Electrophoresis using a gel supporting-phase. Usually applied to systems where the gel is based on polyacrylamide. See electrophoresis.
An important method for separating molecules according to molecular size by percolating the solution through beads of solvent-permeated polymer that has pores of similar size to ...
gel mobility shift
(= gel retardation assay)
Technique for studying DNA-protein interactions. For example, to study the levels of a particular transcription factor, nuclear protein extracts are ...
gel retardation assay
(= mobility shift assay)
Test for interaction between molecules by looking for a change in gel electrophoretic mobility. For example, to assay for levels of a transcription ...
A small area of oedema in the arterial intima, possibly a precursor of a fibrous plaque.
Actin-binding protein (90 kD) that nucleates actin polymerization, but at high calcium ion concentrations (10-6 M) causes severing of filaments.
Drug that lowers plasma lipoprotein levels. Activates PPAR a.
Originally defined as the physical unit of heredity but the meaning has changed with increasing knowledge. It is probably best defined as the unit of inheritance that occupies a ...
Selective replication of DNA sequence within a cell, producing multiple extra copies of that sequence. The best-known example occurs during the maturation of the oocyte of ...
An array of oligonucleotides immobilized on a surface that can be used to screen an RNA sample (after reverse transcription) and thus a method for rapidly determining which ...
The insertion of a DNA sequence into a vector that can then be propagated in a host organism, generating a large number of copies of the sequence.
A phenomenon in which alleles are segregated in a 3:1 not 2:2 ratio in meiosis. May be a result of DNA polymerase switching templates and copying from the other homologous ...
Number of copies of a particular gene locus in the genome; in most cases either one or two.
A class of DNA rearrangement that generates a supernumerary copy of a gene in the genome. This would allow each gene to evolve independently to produce distinct functions. Such ...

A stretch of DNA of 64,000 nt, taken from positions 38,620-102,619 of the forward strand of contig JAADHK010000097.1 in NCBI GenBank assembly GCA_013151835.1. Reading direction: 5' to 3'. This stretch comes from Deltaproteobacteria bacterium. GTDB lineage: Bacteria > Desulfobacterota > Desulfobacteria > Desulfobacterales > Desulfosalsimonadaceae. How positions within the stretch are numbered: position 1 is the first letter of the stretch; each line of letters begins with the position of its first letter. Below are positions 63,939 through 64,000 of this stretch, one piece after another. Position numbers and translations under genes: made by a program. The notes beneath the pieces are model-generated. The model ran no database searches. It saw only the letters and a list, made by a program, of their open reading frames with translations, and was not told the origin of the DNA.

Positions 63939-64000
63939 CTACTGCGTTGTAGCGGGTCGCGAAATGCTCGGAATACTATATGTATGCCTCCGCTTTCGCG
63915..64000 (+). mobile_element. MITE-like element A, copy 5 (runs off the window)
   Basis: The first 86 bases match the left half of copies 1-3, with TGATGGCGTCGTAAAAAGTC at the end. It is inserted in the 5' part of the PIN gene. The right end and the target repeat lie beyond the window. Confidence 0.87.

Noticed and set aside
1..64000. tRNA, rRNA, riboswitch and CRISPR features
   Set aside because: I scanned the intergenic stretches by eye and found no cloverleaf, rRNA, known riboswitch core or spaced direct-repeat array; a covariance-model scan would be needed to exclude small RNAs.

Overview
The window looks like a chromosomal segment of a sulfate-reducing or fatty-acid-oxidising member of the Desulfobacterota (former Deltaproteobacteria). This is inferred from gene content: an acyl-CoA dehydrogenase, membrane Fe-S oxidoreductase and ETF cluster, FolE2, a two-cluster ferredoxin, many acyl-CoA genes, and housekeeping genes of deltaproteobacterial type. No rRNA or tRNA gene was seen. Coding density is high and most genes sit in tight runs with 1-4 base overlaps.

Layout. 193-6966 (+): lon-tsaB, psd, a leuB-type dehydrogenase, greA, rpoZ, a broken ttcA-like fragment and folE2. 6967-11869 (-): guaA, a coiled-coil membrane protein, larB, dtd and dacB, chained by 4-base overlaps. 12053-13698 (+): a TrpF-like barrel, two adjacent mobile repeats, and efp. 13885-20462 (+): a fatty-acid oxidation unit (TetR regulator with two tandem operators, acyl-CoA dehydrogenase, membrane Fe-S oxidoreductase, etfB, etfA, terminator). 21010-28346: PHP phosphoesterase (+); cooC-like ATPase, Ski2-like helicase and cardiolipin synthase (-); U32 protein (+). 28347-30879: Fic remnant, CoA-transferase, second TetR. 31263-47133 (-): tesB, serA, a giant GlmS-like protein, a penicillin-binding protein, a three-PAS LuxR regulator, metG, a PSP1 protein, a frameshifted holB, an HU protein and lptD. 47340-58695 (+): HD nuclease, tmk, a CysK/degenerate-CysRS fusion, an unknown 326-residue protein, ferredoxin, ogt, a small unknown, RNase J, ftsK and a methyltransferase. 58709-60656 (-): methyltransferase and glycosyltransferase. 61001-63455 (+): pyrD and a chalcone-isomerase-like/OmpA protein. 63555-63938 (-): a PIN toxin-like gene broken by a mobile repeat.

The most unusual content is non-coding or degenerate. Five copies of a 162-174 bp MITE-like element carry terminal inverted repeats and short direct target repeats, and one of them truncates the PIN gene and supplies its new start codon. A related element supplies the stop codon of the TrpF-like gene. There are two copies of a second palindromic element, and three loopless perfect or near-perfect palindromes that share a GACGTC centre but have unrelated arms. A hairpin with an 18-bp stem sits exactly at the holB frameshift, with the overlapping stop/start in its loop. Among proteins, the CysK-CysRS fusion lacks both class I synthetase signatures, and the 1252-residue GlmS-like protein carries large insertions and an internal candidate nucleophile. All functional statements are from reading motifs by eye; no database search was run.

The full use of the information in a gene via transcription and translation leading to production of a protein and hence the appearance of the phenotype determined by that ...
(= multigene family)
A set of genes coding for diverse proteins which, by virtue of their high degree of sequence similarity, are believed to have evolved from a single ...
Treatment of a disease caused by malfunction of a gene, by stable transfection of the cells of the organism with the normal gene.
General term for the insertion of foreign genes into a cell or organism. Synonymous with transfection.
Time taken for a cell population to double in numbers, and thus equivalent to the average length of the cell cycle.
Relationship between the sequence of bases in nucleic acid and the order of amino acids in the polypeptide synthesized from it. A sequence of three nucleic acid bases (a ...
Random change in allele frequency within a population. If the population is isolated and the process continues for long enough may lead to speciation.
General term covering the use of various experimental techniques to produce molecules of DNA containing new genes or novel combinations of genes, usually for insertion into a ...
The term refers to the fact that certain genes tend to be inherited together, because they are on the same chromosome. Thus parental combinations of characters are found more ...
(= genetic burden)
In general terms the decrease in fitness of a population (as a result of selection acting on phenotypes) due to deleterious mutations in the population gene ...
The position of a gene in a linkage map or on a chromosome.
Formation of new combinations of alleles in offspring (viruses, cells or organisms) as a result of exchange of DNA sequences between molecules. It occurs naturally, as in ...